It is ironic that during the lifetime of Sir Ernest Oppenheimer, De Beers never discovered a diamond mine itself. Oppenheimers saw little point to investing profits in exploring for diamonds, since De Beers essentially made its profits from scarcity not from an abundance of diamonds. De Beers artificially restrict the flow of diamonds, both by stockpiling diamonds in their vault in London and by manipulating the open market so as to drive up the price and maintain and even increase demand by aggressive advertising campaigns for the illusion of diamonds.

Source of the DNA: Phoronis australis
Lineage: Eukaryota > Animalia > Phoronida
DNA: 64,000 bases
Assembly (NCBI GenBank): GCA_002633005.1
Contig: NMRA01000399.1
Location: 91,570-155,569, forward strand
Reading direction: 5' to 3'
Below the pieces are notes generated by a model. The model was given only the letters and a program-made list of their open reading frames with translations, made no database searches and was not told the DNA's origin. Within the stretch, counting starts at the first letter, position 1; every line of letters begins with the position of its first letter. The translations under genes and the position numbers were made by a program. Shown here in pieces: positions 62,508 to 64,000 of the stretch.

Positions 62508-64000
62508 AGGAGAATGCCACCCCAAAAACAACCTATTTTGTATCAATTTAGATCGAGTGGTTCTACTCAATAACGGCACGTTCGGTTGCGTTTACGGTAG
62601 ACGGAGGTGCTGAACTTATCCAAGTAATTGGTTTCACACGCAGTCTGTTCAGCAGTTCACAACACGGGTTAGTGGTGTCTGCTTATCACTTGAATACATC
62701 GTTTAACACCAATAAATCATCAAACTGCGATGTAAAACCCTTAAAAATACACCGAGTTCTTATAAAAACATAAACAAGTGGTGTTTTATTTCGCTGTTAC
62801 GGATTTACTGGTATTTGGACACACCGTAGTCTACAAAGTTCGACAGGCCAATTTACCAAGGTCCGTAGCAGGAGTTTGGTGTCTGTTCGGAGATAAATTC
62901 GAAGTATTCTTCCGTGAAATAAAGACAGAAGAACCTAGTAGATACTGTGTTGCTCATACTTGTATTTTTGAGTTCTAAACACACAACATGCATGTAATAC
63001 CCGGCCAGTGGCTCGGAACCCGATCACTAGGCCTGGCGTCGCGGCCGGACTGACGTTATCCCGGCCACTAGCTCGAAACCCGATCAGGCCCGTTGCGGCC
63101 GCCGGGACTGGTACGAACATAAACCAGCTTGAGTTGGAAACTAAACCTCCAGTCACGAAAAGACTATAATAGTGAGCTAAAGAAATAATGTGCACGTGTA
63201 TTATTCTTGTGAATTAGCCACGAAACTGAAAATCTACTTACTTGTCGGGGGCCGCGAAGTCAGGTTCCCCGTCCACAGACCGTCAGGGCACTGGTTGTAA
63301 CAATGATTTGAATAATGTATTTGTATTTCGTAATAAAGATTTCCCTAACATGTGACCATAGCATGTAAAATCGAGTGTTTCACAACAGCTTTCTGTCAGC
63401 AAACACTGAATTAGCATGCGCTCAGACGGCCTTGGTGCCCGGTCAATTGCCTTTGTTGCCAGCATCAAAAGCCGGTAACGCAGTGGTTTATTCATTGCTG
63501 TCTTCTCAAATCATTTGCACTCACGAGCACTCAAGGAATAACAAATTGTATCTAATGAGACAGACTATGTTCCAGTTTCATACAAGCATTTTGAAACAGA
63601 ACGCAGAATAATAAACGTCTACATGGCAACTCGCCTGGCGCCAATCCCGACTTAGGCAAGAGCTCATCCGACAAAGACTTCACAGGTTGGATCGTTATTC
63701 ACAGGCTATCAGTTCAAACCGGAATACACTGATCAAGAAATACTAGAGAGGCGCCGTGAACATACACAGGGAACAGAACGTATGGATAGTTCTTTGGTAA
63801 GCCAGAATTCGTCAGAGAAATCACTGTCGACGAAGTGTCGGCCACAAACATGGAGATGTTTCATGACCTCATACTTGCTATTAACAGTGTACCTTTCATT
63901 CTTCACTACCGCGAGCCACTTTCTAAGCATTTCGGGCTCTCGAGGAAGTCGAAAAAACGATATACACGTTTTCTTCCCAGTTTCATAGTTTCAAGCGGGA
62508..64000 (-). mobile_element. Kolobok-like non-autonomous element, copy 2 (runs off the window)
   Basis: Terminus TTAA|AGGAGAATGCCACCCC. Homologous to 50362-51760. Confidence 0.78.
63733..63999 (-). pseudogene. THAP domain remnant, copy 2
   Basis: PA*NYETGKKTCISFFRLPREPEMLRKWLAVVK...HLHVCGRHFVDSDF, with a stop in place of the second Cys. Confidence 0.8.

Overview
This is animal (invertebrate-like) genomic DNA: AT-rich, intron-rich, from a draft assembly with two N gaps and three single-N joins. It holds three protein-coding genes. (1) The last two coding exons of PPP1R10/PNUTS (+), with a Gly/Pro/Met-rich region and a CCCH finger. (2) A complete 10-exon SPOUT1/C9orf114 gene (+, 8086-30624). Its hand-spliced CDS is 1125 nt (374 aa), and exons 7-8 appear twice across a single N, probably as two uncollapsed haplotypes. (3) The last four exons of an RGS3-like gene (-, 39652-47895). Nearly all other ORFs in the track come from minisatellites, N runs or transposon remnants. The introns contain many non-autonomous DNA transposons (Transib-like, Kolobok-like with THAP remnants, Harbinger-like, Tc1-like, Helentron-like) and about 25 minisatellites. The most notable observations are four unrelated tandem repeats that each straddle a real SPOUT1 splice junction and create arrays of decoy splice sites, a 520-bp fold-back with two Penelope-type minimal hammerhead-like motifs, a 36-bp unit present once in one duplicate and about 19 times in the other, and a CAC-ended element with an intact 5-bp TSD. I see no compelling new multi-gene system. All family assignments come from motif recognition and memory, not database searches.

Throughout its history, the company has been committed to keeping diamond prices as stratospheric levels. More than anything, it feared that if prices began to fall, diamond owners around the world would start unloading tons of gems and the market would not be able t bear the price fall and would collapse. So De Beers made sure that gems remained secure. It could do this because of the tremendous leverage it had over the world's diamond miners, who had a very few other outlets. As Ernest Oppenheimer established it, one of the cardinal principles behind the diamond inventories was that the demand for diamonds was fixed each year and waived only with the number of engagements (Read - Can De Beers its Hammerlock? by Richard A. Mechler and Deborah Stead, Business Week, September 21, 1992). Any sudden increases in the production of diamonds would therefore be added to De Beers stockpile rather than its profit.